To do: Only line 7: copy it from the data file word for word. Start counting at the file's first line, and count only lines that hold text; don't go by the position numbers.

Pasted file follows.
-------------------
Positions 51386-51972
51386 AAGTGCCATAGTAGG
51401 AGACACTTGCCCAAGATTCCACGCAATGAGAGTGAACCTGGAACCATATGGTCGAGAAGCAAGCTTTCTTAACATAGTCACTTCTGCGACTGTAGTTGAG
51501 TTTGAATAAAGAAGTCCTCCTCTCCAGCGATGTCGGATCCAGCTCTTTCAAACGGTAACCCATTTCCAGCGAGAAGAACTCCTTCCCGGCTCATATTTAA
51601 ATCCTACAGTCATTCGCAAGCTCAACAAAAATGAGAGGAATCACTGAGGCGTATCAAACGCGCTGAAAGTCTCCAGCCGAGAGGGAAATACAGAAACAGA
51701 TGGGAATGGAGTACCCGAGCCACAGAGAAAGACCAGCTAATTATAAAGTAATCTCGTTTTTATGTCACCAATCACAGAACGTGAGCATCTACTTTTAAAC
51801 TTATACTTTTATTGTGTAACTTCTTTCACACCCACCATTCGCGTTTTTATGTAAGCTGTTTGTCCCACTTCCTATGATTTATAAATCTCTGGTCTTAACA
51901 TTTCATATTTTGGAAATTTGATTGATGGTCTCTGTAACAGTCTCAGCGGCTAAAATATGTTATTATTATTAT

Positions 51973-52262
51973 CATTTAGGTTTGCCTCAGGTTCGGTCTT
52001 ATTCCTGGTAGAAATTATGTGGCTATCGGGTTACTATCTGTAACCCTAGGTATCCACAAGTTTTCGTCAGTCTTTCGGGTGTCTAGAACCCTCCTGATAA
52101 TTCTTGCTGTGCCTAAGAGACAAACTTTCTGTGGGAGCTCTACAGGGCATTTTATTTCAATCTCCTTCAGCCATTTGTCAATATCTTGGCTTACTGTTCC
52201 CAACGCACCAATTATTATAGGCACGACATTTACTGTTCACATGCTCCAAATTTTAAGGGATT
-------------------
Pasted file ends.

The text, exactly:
51801 TTATACTTTTATTGTGTAACTTCTTTCACACCCACCATTCGCGTTTTTATGTAAGCTGTTTGTCCCACTTCCTATGATTTATAAATCTCTGGTCTTAACA